noun \ˈē-grət, -ˌgret also i-ˈgret, ˈeg-rət\

: a large, long-legged bird that has a long neck and bill and usually white feathers

Full Definition of EGRET

:  any of various herons that bear long plumes during the breeding season

Illustration of EGRET

Origin of EGRET

Middle English, from Anglo-French, from Old Occitan *aigreta, of Germanic origin; akin to Old High German heigaro heron
First Known Use: 14th century


noun    (Concise Encyclopedia)

Common egret (Egretta alba)—R.F. Head from The National Audubon Society Collection/Photo Researchers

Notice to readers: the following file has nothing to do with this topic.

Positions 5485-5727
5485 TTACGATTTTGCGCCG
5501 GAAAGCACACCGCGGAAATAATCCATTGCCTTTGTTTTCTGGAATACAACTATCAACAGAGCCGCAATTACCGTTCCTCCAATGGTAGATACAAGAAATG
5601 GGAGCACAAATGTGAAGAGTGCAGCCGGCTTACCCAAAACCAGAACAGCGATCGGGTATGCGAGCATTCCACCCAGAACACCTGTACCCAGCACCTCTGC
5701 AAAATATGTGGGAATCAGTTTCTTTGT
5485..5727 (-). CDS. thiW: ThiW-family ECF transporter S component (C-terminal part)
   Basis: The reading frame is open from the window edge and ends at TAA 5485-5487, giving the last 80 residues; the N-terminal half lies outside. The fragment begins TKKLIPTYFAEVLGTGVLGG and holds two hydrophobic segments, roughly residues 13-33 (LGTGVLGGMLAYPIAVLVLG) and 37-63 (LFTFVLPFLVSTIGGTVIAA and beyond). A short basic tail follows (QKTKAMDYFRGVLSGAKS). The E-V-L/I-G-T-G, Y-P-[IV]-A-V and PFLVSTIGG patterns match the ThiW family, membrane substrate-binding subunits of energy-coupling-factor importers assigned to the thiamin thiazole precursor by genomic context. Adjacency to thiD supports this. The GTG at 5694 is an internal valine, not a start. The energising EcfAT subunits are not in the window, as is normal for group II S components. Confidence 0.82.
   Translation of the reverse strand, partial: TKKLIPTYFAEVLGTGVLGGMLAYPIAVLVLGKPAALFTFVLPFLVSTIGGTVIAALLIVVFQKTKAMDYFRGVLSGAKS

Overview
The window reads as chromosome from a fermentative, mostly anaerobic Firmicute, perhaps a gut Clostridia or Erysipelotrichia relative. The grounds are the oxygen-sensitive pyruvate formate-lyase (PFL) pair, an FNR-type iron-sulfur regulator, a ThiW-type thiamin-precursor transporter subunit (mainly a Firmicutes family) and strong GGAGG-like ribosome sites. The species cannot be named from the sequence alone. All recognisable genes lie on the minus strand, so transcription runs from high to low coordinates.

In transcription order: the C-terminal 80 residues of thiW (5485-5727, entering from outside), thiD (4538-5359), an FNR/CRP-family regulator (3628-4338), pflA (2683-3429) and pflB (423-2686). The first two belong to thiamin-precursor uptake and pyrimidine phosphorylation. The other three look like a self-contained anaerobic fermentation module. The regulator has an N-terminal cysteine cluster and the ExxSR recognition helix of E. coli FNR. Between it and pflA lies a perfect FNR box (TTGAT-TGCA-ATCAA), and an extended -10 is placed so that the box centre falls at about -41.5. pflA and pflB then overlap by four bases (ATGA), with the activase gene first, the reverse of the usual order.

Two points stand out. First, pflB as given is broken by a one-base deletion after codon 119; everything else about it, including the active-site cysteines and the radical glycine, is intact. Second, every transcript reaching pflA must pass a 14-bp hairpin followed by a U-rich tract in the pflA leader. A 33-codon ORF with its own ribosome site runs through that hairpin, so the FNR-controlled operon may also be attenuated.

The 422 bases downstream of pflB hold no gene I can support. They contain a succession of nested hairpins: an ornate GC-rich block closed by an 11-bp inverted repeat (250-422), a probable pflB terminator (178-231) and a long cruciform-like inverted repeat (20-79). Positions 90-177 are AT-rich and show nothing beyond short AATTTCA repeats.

Any of several species (mainly in the genus Egretta) of wading birds in the same family (Ardeidae) as herons and bitterns. Egrets live in marshes, lakes, humid forests, and other wetland environments worldwide. They catch and eat small fishes, amphibians, reptiles, mammals, and crustaceans. They nest in trees and bushes or on the ground. Most are white and develop long plumes for the breeding season. The value of plumes as ornamental objects once drove egrets to near-extinction, but changes in fashion and strict conservation measures have allowed their numbers to increase. The great white egret is about 35 in. (90 cm) long; other common species average 20–24 in. (50–60 cm) long.


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